The Change of Life

Coping with the Physical and Emotional Effects of Menopause

As you near menopause, you are probably wondering if you are going to be drenched in night sweats and bothered by the hot flashes that you have heard your friends talking about. You can never be guaranteed that your menopausal symptoms will be minimal but knowledge of the physical and emotional factors involved with menopause can make your passage easier.

What Is Menopause?

Menopause is caused by the cessation of estrogen production in the ovaries which results in a woman no longer menstruating. This naturally occurring development occurs in three phases: pre-menopause, menopause, and post-menopause. Your heredity, hormonal patterns and racial background will influence the age at which you begin menopause. Women who have an oophorectomy, surgical removal of the ovaries, will experience menopause no matter what their age.

Emotional Effects

During menopause, your body goes through many changes. Fluctuating hormone levels cause mood swings as well as physical symptoms. How well you weather menopause will depend on how fast your estrogen shuts down, how happy you are with your life at the time, how supportive your relationships are, the medical help that you receive, and how accepting you are of the natural changes in the aging process. Some women see menopause as a relief because they no longer fear pregnancy. Others are reluctant to end their reproductive years.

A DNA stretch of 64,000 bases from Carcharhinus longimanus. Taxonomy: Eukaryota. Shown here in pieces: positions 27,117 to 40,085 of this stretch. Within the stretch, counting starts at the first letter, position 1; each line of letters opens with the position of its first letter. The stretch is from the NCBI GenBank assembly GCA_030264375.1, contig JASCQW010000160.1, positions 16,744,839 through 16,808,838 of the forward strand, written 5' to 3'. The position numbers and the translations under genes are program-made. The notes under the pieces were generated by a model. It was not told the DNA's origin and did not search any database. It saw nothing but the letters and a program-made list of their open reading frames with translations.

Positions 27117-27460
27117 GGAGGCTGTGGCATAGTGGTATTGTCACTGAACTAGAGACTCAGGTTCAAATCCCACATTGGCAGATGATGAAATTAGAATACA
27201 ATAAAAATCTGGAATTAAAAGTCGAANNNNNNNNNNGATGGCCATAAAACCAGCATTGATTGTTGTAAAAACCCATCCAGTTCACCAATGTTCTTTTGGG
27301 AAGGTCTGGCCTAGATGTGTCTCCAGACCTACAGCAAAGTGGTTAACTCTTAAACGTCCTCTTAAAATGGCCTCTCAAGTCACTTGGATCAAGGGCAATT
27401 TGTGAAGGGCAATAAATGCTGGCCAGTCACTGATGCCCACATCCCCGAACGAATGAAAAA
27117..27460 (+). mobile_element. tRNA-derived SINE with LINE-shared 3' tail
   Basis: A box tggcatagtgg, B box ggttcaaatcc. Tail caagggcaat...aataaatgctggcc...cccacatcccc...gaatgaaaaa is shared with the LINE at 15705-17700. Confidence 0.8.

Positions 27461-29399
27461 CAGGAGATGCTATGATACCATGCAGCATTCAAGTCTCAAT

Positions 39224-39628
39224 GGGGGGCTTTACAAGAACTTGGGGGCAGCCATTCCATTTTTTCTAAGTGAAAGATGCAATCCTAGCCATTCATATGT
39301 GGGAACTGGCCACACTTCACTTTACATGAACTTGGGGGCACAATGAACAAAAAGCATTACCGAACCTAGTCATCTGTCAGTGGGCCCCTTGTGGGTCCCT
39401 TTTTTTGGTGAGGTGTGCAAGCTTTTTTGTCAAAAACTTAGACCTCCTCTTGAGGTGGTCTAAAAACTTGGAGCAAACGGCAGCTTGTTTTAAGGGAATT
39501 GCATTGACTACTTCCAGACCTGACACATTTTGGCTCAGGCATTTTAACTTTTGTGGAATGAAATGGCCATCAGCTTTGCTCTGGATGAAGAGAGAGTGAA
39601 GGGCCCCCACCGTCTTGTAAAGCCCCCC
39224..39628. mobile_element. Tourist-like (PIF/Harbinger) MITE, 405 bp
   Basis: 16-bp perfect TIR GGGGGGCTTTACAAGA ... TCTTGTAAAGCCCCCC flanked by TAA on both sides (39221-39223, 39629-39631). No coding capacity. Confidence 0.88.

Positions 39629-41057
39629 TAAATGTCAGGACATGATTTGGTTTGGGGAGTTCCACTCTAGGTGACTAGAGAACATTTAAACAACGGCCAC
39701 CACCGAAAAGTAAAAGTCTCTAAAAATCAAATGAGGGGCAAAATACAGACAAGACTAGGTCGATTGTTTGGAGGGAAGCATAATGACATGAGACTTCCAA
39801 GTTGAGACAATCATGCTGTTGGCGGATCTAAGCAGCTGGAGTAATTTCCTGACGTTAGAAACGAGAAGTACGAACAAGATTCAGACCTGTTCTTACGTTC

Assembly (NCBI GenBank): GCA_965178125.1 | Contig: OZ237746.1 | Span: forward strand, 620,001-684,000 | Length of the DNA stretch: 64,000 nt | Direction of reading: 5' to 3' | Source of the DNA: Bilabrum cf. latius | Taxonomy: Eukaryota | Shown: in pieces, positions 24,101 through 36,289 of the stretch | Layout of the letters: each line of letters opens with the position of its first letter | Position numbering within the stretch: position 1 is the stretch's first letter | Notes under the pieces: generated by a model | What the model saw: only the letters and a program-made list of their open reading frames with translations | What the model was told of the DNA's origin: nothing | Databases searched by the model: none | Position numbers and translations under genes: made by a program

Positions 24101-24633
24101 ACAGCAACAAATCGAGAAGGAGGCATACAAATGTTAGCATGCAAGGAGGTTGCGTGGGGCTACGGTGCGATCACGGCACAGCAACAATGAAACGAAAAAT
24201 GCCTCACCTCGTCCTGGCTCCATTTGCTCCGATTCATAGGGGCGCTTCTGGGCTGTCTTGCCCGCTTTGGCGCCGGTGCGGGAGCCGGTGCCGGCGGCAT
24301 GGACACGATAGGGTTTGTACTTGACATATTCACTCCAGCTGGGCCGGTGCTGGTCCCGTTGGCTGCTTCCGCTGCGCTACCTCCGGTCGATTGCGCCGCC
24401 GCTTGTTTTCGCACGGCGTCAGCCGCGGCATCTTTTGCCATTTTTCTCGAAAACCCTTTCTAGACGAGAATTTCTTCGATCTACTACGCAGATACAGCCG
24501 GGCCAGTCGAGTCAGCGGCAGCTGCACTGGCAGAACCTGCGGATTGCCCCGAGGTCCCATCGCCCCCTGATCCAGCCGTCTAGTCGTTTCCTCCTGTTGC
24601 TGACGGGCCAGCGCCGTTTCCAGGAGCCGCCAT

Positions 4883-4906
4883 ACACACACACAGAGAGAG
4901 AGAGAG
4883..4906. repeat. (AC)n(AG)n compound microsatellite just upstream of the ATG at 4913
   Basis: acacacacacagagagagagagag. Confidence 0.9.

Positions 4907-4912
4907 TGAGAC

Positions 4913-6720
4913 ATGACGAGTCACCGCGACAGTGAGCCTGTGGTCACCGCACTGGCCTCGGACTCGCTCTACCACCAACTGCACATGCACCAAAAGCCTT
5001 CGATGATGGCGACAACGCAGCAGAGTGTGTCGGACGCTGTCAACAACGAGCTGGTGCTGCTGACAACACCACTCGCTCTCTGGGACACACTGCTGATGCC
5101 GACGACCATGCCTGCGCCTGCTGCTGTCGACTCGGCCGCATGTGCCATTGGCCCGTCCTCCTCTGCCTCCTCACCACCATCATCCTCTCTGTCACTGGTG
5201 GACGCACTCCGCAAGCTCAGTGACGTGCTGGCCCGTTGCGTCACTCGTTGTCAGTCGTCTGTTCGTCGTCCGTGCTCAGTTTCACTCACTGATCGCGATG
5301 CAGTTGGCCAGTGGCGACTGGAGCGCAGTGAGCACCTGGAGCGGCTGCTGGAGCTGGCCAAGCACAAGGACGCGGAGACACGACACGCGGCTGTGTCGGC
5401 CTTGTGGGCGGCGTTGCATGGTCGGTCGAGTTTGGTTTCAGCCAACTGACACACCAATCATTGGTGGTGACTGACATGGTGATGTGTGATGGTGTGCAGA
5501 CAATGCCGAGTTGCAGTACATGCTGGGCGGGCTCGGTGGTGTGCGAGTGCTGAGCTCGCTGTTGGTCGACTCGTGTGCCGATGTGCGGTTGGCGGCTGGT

Events in your family life can also play a part. Anxiety about your children leaving home, your sexual relationship or about what you will be doing the rest of your life can magnify the physical symptoms you are feeling. A positive attitude and talking to a supportive network of friends can help you pass through menopause with a minimum of disruption.

Coping with Physical Symptoms

Hot flashes are a common symptom of menopause. Some women have one a month, others 20 a day, but they only last three minutes. Dressing in lighter clothing can help hot flashes. Night sweats are hot flashes made worse by being under covers. Changing pajamas and trying to get back to sleep quickly helps. Eating a high-fiber diet can reduce constipation. Involving yourself in weight-bearing exercise such as walking and consuming calcium in food or supplements can work with the estrogen to minimize osteoporosis. If vaginal dryness diminishes sexual pleasure, use a lubricating jelly. It is a myth that menopausal women have a less satisfying sex life.

Your doctor may give you a combination of estrogen and progesterone to minimize your physical symptoms. Ask your doctor about any possible side effects of any prescription drug.

When to Seek Help

Most women will be on an even keel two to five years after menopause. Consider professional help if depression is severe, your relationships suffer or you need help getting more balance in your life. If you have been unhappy before menopause, the added physical discomforts may make menopause seem worse for you. Getting help can put your life back on track. Remember the words of the late anthropologist, Margaret Mead, "The most creative force in the world is a menopausal woman with zest."

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